Today is Yom HaAtzma’ut, Israel’s independence day. This day comes during the Omer period. Sefirat HaOmer (the counting of the Omer) is the period of 7 weeks between the second night of Pessah and the eve of Shavuot. I have explained previously that the omer was a measure of the first harvest of barley to be brought, in ancient times, to the Temple as an offering of gratitude. In an agricultural society, so dependent on the productivity of the land, counting and bringing the omer was a clear expression of understanding that a productive soil was the ultimate gift God could give the people. It was also an acknowledgement that prosperity is only possible when God’s blessings and people’s ingenuity coalesce. Traditionally, this is considered a period of mourning. According to the Talmud, twelve thousand students of Rabbi Akivah died of a plague in one year during this period. Nowadays, we refrain from cutting the hair, going to parties, and dancing during this time of the year. Another reason for the somber mood of the omer period relates to the agricultural aspect of both holidays. Pessah is the festival of spring, and Shavuot is a festival of harvest. This time was filled with uncertainty. How will the crops fare? Will we have enough food, enough sustenance, for the year to come? When so much is in the balance, people’s moods would definitely be somber. Yet, not all of us feel that this long mourning period has to be observed in its entirety. The Conservative Movement has ruled that after Yom Ha’atzmaut, Israel’s Independence Day, it is acceptable to resume all normal activities. After all, we have reason to rejoice as we celebrate the Land of Israel! And while spring can raise the fears of an agricultural society about the availability of food, it is also a time when our mood is naturally considerably uplifted. The temperatures (usually) rise a little bit; we enjoy the beauty of nature.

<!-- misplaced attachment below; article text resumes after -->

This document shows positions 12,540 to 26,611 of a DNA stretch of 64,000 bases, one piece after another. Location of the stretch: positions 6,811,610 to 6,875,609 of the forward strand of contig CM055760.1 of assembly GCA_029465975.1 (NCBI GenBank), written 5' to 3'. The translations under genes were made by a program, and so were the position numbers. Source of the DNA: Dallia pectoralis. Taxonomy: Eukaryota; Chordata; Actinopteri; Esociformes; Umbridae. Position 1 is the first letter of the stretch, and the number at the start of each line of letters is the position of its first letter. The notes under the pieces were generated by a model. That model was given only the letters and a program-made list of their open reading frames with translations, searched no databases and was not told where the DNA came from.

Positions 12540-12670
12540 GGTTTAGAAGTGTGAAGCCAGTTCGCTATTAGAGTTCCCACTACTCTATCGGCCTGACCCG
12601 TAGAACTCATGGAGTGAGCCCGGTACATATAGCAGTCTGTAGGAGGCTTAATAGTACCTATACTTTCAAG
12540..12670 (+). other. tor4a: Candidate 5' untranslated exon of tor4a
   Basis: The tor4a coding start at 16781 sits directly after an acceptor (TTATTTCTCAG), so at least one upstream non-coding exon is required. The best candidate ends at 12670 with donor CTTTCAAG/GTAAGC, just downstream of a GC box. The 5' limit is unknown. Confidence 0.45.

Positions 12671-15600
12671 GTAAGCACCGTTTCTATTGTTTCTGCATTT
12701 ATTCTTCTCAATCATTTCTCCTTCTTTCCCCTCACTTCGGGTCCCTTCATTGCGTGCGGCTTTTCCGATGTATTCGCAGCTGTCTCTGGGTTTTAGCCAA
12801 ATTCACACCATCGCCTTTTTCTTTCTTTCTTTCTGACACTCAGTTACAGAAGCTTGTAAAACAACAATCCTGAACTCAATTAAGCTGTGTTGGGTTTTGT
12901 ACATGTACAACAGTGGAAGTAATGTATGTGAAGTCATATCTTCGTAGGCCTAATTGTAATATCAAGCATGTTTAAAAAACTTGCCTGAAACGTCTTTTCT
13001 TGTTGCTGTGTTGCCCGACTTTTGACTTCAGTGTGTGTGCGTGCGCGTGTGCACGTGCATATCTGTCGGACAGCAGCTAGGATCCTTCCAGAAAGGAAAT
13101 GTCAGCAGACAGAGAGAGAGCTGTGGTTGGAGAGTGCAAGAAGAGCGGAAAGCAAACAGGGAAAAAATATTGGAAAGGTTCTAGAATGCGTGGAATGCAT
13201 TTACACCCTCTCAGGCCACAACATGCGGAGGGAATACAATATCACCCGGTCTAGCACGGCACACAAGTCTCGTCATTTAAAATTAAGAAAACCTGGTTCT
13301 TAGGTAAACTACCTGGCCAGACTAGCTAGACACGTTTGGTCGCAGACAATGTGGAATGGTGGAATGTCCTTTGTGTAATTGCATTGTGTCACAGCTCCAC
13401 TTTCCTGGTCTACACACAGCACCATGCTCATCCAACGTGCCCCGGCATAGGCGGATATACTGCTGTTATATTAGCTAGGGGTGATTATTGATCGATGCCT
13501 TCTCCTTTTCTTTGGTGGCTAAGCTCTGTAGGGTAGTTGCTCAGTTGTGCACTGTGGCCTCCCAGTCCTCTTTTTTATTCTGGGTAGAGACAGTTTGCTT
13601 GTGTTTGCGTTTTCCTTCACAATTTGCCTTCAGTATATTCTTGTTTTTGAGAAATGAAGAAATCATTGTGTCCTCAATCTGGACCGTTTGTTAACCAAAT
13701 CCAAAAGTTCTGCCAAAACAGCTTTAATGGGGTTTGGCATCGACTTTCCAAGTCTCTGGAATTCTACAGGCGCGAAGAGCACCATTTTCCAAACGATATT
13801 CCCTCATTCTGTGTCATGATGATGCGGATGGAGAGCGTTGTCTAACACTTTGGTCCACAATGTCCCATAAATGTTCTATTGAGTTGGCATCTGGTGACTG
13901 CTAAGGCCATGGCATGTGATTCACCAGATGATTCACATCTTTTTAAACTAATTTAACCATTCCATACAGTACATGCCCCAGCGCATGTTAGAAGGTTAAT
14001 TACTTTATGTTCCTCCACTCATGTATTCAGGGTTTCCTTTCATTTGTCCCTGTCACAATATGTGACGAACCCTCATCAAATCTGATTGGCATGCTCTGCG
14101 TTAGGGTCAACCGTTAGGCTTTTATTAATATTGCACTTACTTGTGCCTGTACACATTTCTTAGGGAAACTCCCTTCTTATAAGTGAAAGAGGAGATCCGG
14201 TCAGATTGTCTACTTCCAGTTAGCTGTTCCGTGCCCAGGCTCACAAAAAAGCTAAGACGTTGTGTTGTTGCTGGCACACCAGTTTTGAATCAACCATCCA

Mourning and joy are jumbled together at this time of the year. Yesterday I talked about the way that Israeli society deals with the happiness and sadness present in their lives. Our tradition also wants us to pay attention to the many feelings that we have at this time of our lives. We are happy as we celebrate Yom HaAtzmaut and enjoy the weather, balancing the euphoria with the reminders that there are still many things to be done. The world is still not a peaceful place, we are living through a pandemic and the uncertainty of what the future will bring. I think this combination is designed to push us into action. All of reality, together, has the power to make us appreciate the world and renew our partnership with God. We have to enjoy the good moments, drawing spiritual and emotional sustenance from them in order to do the work of making this world a better place.
Rabbi Lia Bass